Although mouse models have been invaluable to study human diseases, classical mouse laboratory strains (figure, left panel, colored dots) present much smaller genetic diversity than the human population, limiting the range of phenotypic variations which can be observed in mice. A consortium of mouse geneticists and laboratories (USA, Israel, Australia) have developed a new collection of inbred strains which result from the crossing between eight founder strains, three of which were established from different mouse subspecies. This resource provides access to a range of genetic diversity similar to that of the human population (right panel, black dots). As a result, the CC allows the discovery of new phenotypes and the identification of their genetic control.
The central animal facility has imported and maintains 35 CC strains under the scientific supervision of the Mouse Genetics Laboratory. These strains are used in a growing number of projects campus-wide and in external collaborations. We are using them to study host genetic control of infections with Salmonella and Zika virus.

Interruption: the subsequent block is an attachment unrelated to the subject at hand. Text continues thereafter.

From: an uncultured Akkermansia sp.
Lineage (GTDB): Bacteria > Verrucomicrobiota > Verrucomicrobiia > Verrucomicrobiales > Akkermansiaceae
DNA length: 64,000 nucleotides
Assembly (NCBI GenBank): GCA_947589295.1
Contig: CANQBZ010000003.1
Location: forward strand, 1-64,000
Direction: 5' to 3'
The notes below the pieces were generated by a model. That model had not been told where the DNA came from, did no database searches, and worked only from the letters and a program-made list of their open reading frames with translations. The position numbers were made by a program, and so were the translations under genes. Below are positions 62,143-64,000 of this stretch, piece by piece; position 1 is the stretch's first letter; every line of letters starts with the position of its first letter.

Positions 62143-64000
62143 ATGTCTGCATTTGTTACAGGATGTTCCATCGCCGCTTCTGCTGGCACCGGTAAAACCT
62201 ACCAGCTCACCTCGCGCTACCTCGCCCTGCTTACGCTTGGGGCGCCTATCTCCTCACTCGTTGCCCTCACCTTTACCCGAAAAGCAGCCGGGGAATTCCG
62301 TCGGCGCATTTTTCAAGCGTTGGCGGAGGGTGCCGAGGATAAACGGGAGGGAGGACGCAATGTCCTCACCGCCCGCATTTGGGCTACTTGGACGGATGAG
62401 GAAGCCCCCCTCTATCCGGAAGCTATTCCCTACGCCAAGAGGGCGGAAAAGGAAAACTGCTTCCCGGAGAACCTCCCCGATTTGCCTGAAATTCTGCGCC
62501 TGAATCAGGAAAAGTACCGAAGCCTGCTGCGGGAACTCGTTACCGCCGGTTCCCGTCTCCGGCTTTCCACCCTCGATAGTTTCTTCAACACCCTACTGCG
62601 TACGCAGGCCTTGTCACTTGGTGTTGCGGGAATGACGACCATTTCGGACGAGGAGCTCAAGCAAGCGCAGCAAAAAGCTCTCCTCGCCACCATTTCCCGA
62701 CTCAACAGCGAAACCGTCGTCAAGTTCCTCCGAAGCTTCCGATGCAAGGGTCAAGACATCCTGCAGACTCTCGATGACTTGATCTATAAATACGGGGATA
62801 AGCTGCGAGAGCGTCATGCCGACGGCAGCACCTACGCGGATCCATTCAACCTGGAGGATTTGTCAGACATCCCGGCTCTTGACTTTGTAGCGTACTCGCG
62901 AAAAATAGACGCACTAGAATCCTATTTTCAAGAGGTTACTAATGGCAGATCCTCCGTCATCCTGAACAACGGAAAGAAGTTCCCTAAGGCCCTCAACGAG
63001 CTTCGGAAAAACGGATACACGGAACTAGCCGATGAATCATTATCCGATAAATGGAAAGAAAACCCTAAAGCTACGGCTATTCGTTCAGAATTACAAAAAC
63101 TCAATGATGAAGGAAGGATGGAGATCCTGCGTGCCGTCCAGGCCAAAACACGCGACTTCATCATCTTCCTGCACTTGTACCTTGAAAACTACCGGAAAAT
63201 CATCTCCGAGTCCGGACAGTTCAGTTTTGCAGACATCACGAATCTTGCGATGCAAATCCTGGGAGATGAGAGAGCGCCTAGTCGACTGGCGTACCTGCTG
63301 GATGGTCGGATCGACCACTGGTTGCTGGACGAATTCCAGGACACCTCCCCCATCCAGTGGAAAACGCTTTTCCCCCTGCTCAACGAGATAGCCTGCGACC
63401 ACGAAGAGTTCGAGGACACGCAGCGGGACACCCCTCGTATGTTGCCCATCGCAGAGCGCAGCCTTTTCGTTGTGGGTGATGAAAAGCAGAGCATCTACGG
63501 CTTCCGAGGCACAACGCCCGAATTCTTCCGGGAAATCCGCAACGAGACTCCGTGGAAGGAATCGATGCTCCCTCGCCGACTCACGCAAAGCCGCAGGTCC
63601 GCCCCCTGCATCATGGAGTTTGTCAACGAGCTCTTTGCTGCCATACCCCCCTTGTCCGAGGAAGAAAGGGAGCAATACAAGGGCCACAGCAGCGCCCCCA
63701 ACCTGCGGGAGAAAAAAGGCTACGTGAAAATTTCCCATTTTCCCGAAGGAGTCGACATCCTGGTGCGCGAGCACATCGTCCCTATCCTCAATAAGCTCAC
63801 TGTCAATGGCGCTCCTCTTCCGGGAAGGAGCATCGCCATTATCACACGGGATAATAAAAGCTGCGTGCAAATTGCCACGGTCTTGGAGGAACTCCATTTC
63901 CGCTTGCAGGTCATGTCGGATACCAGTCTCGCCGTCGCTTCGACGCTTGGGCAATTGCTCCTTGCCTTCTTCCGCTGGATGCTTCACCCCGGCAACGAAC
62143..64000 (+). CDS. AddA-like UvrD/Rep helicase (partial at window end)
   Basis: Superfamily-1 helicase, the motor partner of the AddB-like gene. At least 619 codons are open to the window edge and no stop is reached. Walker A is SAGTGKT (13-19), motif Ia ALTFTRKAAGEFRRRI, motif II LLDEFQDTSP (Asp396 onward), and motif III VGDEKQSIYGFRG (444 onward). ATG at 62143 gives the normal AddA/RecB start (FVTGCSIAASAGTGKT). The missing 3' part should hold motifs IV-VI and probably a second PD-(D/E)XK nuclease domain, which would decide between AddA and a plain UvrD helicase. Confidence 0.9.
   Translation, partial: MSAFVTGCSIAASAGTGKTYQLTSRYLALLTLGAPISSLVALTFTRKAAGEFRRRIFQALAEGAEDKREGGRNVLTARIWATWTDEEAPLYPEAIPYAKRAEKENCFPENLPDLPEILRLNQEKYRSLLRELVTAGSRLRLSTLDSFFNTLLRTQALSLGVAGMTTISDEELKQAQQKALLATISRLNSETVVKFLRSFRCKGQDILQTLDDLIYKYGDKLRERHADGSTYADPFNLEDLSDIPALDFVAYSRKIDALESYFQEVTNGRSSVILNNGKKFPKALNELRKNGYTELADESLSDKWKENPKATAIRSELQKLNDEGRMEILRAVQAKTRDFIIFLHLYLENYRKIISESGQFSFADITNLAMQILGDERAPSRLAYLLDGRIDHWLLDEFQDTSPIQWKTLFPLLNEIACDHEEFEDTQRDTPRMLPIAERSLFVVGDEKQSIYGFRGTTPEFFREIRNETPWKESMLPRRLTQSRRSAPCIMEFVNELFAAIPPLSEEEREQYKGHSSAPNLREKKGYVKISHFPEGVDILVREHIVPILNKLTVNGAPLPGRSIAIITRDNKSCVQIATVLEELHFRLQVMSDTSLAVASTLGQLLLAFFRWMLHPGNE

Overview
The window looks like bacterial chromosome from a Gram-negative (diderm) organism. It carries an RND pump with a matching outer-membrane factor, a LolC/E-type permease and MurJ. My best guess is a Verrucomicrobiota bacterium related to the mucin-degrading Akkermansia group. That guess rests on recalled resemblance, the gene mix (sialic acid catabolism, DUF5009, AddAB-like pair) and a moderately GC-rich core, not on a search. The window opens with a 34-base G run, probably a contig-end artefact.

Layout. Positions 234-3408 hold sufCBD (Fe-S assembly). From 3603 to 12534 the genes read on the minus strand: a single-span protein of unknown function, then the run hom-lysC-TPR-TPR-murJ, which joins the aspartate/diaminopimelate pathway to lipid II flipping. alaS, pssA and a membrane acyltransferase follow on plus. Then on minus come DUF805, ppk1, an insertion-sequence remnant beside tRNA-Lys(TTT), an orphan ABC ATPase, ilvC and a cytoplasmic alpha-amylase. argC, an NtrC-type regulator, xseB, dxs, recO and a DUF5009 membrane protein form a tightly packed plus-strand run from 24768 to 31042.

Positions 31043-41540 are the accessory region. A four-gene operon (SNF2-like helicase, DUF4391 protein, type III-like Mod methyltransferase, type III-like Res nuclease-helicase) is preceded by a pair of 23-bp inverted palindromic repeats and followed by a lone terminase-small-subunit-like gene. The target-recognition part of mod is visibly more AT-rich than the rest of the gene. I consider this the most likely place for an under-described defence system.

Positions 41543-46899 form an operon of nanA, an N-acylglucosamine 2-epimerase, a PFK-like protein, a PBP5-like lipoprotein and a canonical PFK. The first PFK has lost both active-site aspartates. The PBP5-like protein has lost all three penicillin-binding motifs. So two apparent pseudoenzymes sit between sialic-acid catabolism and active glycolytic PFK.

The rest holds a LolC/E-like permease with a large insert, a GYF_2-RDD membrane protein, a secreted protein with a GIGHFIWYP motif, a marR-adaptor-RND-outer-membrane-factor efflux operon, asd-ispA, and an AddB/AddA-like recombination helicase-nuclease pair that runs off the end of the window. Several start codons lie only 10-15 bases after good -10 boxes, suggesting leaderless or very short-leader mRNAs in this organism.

A “CC-Club” was created in 2017 as a forum where researchers can discuss concepts, ideas, praticalities, study design, results and grant applications.
A joint project with the Institut Pasteur Bioinformatics Hub aims at developing a database to store CC experimental data and a user-friendly interface to perform QTL mapping.